By Sarah Pridgeon
While the majority of Wyoming’s counties pledged to support Ted Cruz over the weekend, Crook County voted for a delegate who has not yet committed to one of the presidential candidates. Ogden Driskill will represent the county at the Republican National Convention in Cleveland this July.
Driskill was nominated alongside Ted Davis and Julie Baker, both of whom pledged to support Cruz. During the first round of voting, no candidate received the necessary 51 percent of the vote; Baker, who received the fewest votes, withdrew her name from the ballot.
A second round saw 31 county convention delegates vote for Driskill and 27 for Davis.
Across the state, according to the result tally, 66.3 percent of Wyoming’s counties voted for delegates who support Cruz, 19.5 percent for Marco Rubio supporters and one county for Donald Trump.
Attendees at the convention also voted for ten delegates to represent Crook County at the state convention, where the remaining national delegates will be allocated. Those ten delegates are Sherry Wood, Jeff Mickle, Dale Wood, Rachel Fross, Nels Smith, Julie Baker, Darrel Baker, Jeannette Smith, Tom Marshall and Bobbi Betts.
The county convention saw two delegates represent each precinct, with a total of 60 delegates attending. Alongside voting for state and national delegates, attendees reviewed the Crook County Republican Party’s bylaws and platforms.
Vice Chair Ann Marie Mickle presented the proposed platforms and resolutions, which had been devised during the recent precinct caucus. Several saw spirited debate, such as one to support the idea of defining one woman and one man as the traditional family as this is the best institution to provide for our children and prepare them to participate in our government.
Another resolution supported reform of Wyoming’s asset forfeiture laws so that only those found guilty of a crime are subject to seizure of their private property. Representative Tyler Lindholm noted that changes were made to the state’s laws during the recent legislative session and said that losing one’s property for months can be devastating for a family.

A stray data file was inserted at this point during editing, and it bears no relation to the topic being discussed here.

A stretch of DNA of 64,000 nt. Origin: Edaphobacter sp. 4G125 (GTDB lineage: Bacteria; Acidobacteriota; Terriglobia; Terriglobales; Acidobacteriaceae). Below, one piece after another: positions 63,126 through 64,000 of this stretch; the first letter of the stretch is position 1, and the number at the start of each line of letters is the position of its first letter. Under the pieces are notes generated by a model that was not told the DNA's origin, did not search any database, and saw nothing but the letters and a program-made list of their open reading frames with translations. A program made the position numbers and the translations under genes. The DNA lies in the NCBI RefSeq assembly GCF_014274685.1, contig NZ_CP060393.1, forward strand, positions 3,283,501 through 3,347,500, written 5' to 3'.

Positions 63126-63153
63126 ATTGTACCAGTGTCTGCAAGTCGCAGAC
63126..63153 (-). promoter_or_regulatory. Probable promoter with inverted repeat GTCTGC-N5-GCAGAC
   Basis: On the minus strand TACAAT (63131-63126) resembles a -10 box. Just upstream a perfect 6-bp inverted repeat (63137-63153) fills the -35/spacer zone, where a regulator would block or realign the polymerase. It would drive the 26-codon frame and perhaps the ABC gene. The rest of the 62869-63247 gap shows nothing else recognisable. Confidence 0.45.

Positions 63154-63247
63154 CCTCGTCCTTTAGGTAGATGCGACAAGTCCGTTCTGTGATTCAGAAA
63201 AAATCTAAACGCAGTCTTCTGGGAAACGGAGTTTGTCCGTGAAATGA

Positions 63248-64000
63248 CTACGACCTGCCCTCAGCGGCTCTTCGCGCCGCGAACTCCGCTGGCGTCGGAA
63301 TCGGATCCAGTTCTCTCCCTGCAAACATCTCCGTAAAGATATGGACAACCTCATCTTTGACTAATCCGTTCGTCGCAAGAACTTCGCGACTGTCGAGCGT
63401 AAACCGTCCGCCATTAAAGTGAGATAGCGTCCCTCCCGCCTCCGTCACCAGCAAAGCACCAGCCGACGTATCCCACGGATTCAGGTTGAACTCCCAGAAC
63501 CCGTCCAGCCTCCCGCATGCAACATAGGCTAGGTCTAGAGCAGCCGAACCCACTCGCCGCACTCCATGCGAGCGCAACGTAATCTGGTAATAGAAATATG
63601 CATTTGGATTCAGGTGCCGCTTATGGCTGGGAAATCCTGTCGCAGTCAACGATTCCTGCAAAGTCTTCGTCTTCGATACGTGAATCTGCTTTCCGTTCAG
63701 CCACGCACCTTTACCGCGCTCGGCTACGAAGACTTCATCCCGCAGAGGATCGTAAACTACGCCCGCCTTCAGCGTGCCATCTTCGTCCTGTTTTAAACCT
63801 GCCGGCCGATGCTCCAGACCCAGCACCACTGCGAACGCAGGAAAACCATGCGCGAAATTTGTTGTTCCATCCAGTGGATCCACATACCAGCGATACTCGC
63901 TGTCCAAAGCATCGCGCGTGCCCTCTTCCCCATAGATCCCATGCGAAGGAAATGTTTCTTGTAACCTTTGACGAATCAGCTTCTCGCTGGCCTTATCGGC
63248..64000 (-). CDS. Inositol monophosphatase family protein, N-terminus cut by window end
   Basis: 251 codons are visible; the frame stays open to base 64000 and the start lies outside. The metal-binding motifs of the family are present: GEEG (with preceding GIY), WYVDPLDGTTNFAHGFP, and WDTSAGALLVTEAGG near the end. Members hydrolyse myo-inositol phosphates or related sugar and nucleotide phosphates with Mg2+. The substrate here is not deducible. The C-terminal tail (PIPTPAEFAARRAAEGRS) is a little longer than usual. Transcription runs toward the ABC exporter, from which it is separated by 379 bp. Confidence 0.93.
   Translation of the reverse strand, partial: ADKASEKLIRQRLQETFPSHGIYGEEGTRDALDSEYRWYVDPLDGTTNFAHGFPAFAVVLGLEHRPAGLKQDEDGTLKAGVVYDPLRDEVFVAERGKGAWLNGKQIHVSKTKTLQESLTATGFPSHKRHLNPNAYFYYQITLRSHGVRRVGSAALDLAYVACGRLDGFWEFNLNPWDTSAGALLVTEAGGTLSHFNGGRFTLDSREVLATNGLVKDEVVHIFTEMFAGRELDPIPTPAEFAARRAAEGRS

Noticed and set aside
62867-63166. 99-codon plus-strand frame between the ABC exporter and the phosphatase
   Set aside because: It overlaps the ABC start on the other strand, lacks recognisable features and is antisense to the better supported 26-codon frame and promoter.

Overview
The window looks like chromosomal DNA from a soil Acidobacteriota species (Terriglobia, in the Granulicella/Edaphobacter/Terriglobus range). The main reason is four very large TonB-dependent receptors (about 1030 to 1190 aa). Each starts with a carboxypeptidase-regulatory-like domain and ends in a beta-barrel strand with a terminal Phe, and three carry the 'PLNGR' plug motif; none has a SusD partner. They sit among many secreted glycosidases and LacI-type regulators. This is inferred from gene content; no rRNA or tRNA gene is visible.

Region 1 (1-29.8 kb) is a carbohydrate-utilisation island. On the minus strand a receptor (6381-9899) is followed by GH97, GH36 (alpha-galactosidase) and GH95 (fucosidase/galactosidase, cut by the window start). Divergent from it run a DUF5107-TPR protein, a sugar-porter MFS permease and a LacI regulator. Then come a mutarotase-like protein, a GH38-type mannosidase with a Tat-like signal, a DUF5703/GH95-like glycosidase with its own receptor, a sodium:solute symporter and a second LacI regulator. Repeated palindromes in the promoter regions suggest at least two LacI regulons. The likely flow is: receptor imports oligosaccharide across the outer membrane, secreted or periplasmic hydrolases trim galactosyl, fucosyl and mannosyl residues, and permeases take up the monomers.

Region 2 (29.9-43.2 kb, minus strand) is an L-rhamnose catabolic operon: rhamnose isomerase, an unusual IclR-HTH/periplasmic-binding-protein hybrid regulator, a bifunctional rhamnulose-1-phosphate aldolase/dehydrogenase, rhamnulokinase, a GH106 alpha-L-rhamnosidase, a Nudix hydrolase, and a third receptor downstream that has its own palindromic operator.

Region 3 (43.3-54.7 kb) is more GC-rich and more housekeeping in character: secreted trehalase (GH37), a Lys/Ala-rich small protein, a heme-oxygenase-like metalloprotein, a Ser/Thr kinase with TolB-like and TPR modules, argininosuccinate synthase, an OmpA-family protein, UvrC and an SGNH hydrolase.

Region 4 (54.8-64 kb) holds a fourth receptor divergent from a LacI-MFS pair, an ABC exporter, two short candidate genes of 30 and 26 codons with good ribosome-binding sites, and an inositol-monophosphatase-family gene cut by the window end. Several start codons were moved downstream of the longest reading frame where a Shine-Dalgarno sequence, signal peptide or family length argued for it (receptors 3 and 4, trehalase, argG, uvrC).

Davis, on the other hand, commented that the laws as they stand have been successful in preventing the drug trade from taking hold in Wyoming and that altering them would support greater distribution of illegal drugs and encourage the cartels who do so. The resolution passed with 35 votes to 25.
Delegates chose not to pass a resolution that would support the hemp trade in Wyoming and allow the plant to be grown for commercial purposes, such as making rope. Proponents of the resolution believed it could help to diversify the economy and argued that it is a different crop entirely to marijuana.
Arguments against the resolution included the concern that it would be one step down the path of allowing marijuana to be legalized and that, though it is not possible to get high from smoking hemp, it would not prevent teenagers from attempting to do so.
Other resolutions passed by the delegates supported the repeal of all gun free zones in the state, the idea of private property owners being able to take game for consumption on their own land without a permit according to current hunting laws, food freedom, a ban on elective abortions and the removal of livestock investigators.
Delegates also reviewed and approved the bylaws, which, according to Suzette Livingston, had been cleaned up over the course of several months by a committee.